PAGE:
It’s talked about a lot amongst cat lovers and guardians; the feline slow-blink, which signals friendliness and contentedness and even love in a cat when they direct it at us.
Humans should do it for their cats because it supports and confirms the friendly bond between them. A scientific study has confirmed that the slow-blink is real and that it works. The researchers at the School of Psychology at the University of Sussex, UK carried out two experiments. The first involved 21 cats from 14 households.
When cat owners slow-blinked at their cat companions it was more likely to be reciprocated i.e. returned by the cat compared with people who did not do it (their face remained passive).
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My personal view is that you don’t, strictly speaking, need to do the slow blink in front of your cat for your cat to reciprocate it. What you need to do is develop a routine in which you make a sound (usually a sound is most effective) or adopt body language which signals to your cat that you are loving towards him or her. Your cat will get into a rhythm about these moments and in response she will slow blink as a sign that she is content at which point you will be in harmony.
The second experiment involved the researchers substituting the cat’s owner. In other words they were strangers to the cats. In this experiment there were 45 participating cats aged between 1 and 17. If the researcher (a stranger to the cat) approached the cat with an outstretched hand after they had slow-blinked compared to when they had maintained a neutral expression, the cats were more likely to slow-blink at them.
The conclusion is that the human slow-blink sends a friendly signal to cats and it works both for strangers to the cat and to the cat’s owner. It is pleasing to know that science backs up what cat lovers and owners have known for some time. I would hope that many more people now do this.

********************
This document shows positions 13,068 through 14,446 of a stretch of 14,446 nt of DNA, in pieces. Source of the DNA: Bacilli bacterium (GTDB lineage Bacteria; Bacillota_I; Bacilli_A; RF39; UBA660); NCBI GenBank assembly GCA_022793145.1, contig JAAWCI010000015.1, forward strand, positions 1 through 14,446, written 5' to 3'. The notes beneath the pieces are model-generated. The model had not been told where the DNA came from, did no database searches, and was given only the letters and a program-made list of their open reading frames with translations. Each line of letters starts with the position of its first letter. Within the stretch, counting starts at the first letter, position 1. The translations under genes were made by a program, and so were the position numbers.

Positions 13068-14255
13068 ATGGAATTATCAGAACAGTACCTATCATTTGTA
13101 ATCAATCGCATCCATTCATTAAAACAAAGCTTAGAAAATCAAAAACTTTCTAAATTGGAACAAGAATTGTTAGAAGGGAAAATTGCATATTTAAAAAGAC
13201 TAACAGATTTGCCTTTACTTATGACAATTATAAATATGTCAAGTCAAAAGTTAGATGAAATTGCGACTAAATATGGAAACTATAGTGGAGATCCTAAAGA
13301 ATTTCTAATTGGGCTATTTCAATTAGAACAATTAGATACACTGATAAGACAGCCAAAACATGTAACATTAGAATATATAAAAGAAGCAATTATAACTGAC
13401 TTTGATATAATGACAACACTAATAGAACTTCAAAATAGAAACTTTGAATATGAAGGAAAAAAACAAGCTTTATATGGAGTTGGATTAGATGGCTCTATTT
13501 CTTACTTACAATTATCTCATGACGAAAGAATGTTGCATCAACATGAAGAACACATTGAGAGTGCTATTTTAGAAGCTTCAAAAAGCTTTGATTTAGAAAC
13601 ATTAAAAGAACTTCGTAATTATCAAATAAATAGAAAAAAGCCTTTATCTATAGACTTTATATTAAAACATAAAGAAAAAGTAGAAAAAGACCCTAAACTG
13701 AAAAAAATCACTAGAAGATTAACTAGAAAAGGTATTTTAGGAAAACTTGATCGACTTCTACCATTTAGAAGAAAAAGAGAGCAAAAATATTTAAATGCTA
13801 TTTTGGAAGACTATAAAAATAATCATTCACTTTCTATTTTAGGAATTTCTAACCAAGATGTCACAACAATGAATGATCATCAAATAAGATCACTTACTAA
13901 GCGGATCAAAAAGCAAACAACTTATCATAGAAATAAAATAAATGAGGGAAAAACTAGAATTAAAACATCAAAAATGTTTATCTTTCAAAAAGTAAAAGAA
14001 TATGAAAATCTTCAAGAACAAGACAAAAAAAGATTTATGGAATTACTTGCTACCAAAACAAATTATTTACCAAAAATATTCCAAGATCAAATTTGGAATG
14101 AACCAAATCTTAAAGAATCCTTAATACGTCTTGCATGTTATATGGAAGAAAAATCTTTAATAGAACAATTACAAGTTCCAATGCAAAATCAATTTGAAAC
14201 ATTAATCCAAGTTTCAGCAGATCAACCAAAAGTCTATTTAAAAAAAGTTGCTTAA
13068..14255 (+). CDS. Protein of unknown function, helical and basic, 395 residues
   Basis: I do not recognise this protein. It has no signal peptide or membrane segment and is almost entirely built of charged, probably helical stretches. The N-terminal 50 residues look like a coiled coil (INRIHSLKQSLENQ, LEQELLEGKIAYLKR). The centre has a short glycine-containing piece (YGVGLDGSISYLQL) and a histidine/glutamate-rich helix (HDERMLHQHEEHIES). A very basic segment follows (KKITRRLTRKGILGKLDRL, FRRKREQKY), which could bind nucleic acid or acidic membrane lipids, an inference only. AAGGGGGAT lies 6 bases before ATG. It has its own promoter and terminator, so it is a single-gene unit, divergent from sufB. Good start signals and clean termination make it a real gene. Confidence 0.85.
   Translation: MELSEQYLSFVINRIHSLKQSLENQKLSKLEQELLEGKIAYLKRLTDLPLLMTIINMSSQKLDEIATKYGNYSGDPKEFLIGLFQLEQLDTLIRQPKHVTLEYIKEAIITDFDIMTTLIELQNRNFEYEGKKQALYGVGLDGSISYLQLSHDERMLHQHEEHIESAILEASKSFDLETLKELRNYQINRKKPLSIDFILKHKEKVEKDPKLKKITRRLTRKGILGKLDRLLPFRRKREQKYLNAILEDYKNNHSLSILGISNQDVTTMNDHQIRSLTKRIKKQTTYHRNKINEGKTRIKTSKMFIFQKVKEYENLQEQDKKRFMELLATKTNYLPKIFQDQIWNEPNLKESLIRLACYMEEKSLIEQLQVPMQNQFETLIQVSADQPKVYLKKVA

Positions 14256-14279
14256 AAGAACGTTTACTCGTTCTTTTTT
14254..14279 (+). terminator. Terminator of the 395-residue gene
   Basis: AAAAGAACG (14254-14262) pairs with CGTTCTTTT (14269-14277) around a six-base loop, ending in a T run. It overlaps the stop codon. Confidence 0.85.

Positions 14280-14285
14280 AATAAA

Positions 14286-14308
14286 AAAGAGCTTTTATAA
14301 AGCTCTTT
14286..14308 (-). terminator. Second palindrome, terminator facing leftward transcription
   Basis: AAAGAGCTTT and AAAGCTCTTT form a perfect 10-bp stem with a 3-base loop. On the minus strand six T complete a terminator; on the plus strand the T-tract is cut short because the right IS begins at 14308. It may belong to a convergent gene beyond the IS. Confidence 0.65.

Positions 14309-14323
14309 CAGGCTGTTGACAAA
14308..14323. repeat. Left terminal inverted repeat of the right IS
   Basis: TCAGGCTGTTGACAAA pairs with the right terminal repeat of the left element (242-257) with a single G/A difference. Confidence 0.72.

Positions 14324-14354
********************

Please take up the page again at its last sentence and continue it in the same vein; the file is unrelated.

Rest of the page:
How to do the slow-blink
What I like about this research study is that the leading scientist, Karen McComb, explains how humans should do the slow-blink. Incidentally, in 2009 the model Tyra Banks invented a word for smiling with your eyes. She called it to “smize”. She used it on the catwalk with success. And it can be incorporated into the human version of the feline slow-blink. Karen says that you should, “Try narrowing your eyes at them as you would in a relaxed smile, followed by closing your eyes for a couple of seconds. You’ll find they respond in the same way themselves and you can start a sort of conversation”.
That’s how you do it. I have to mention Jackson Galaxy, the well-known American cat behaviourist because he is a great fan of the human slow-blink directed at feline companions. In his book Total Cat Mojo he writes on page 47 that, “Blinking slowly is a sign of contentment and relaxation, which is why we try to evoke the slow-blink when greeting or communicating with a cat”. On page 228 of his book he refers to the slow-blink as “a.k.a the “Cat I Love You”. He refers to a cat behaviourist who perhaps was the first to write about this technique, Anitra Frazier. She is the author of The Natural Cat. When she walked down the street and looked at cats framed in windows in New York she found that if she softened her face and gazed at the cat they would blink slowly at her. She took this as a cue to a friendly communication between her and the cats involved.
Jackson says that the signal communicates to the cat that they can trust you because you are becoming vulnerable when you blink. Bearing in mind that domestic cats are high quality predators if you face them and blink it is not something that an aggressive or hostile animal would do and therefore you cannot hostile but, in contrast, are vulnerable and trusting. That’s why it works.
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